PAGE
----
Heartbreak is overwhelming distress that results from severe disappointment or an unexpected tragedy. Loss is often involved; death of a beloved family member or friend, health crisis, unanticipated unemployment, or destruction of home and property. Sometimes the root cause is betrayal by a close friend or a failed love relationship. In all situations, the heart is deeply involved and considerable time, resources, and effort has been invested.

However, it should be pointed out that a broken heart is not always bad. Such is the case when we agonize over sin that leads to sorrow for wrongdoing, and then confess, and repent before the Lord.

A broken heart also has positive consequences when we grieve over the wickedness and wrongs of society and are motivated to bring about change. So many of the causes you and I are asked to support were started by someone whose heart was broken by the plight of the poor, abused, downtrodden, sick, helpless, and those who have suffered tragedies.

In Psalm 69:20, the Psalmist writes, “Scorn has broken my heart and has left me helpless; I looked for sympathy, but there was none, for comforters, but I found none.” He felt helpless and that no one cared, nobody offered comfort. His sentiments express the loneliness that accompanies heartbreak.

But we are not left without a remedy for a broken heart. Our focus text puts it this way, “He heals the brokenhearted and binds up their wounds.” Although a broken heart may seem irreparable, God heals the condition. It doesn’t happen instantly but in time you will be restored.

I’ve mentioned this before, but it’s worth repeating. One benefit of growing old is having experienced the faithfulness of God to His promises. I’ve been blessed to have lived long enough to “Taste and see that the LORD is good…” (Psalm 34:18) One day you awaken and realize that all your troubles are in the rearview mirror. “The righteous person may have many troubles, but the Lord delivers him from them all…” (v19) God is faithful. Take it from this veteran of spiritual wars.

God heals the brokenhearted. Nothing you are going through right now will last forever.

But what about those people and things we lose in life that are irreplaceable?

I recall coming home from school and telling my grandmother I was hungry. Since dinner wasn’t ready, she offered me something to “tide me over.” It was always just enough to get me through to the evening feast. God understands how deeply you loved the one you lost. He knows no substitution will do. In those times, He gives you what you need to “tide you over” until you gain the ultimate healing, that place where “He will wipe every tear from their eyes. There will be no more death or mourning or crying or pain…” (Rev 21:4)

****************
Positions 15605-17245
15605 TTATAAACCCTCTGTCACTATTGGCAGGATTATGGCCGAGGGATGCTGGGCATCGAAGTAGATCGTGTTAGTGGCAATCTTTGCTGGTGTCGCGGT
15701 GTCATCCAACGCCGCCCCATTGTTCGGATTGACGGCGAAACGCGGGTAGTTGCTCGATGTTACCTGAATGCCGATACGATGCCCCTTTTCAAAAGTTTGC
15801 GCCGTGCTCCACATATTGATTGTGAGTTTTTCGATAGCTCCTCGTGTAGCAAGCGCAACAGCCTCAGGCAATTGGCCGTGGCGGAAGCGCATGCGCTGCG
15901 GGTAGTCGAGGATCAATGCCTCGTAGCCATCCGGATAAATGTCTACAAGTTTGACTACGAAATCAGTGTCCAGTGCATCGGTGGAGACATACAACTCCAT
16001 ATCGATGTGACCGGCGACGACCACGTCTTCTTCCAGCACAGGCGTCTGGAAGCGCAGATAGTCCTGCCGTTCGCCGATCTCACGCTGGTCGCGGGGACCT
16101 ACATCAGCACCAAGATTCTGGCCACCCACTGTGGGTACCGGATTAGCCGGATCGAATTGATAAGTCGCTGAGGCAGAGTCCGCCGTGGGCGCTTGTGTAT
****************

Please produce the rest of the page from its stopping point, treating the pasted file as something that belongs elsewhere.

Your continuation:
Whatever He gives will be more than enough to meet your needs, bless you, and keep you — until that glorious day when you enter into His eternal presence.

For more on this topic, check out this article: God Protects and Vindicates His Children

Reprinted from The Forever Notebook, Book 3 (July – September) Get your copy here: Paperback and eBook/Kindle formats.

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The Christian Work Ethic

Posted on July 13, 2018 By In Encouragement , Religion With no comments

Whatever you do, work at it with all your heart, as working for the Lord, not for human masters…

Colossians 3:23

Yesterday, I accompanied my wife to the garden center. Few things give her more pleasure than plants and flowers. As for me, well, I’m content with supporting her habit. I push the buggy and do my best to smile through the ordeal.

Her flower garden is her passion, and she pushes herself to the brink of her physical limitations to do the hard work required. On those rare occasions when she persuades me to join her for a little digging in the dirt, my enthusiasm for the task is considerably less than hers. It’s just not my thing.

That’s the way we approach work projects. If we’re involved in something we love, then we give it all we have. But if it’s something we care little about or dislike, then we do just enough to get by.

The Apostle Paul addressed the Christian work ethic in our focus text. “Whatever you do, work at it with all your heart.”

Most of my life, I’ve been blessed with jobs I loved. But along the way, I also had some jobs I took out of necessity. You’ve probably had some jobs like that. You dread going to work and can’t wait until quitting time.

But regardless of our opinion of our work, we should always give our best, “as working for the Lord.”

Some people in Paul’s day suffered from short-timer syndrome. Jesus was coming back soon to take them away from the drudgery of life. Others saw their newfound freedom in Christ as an excuse for slothfulness.

In all our pursuits, since surrendering to Christ, we work for the Lord. And we should act like it.

Perhaps you have a job that makes you miserable. But you also have a means of income; something for which to be thankful. Approach your work with an attitude of gratitude.

Possibly, your boss treats you badly, but at least you have a boss. Be thankful. Your hard and efficient work in the midst of a difficult situation demonstrates your love and faithfulness to Christ.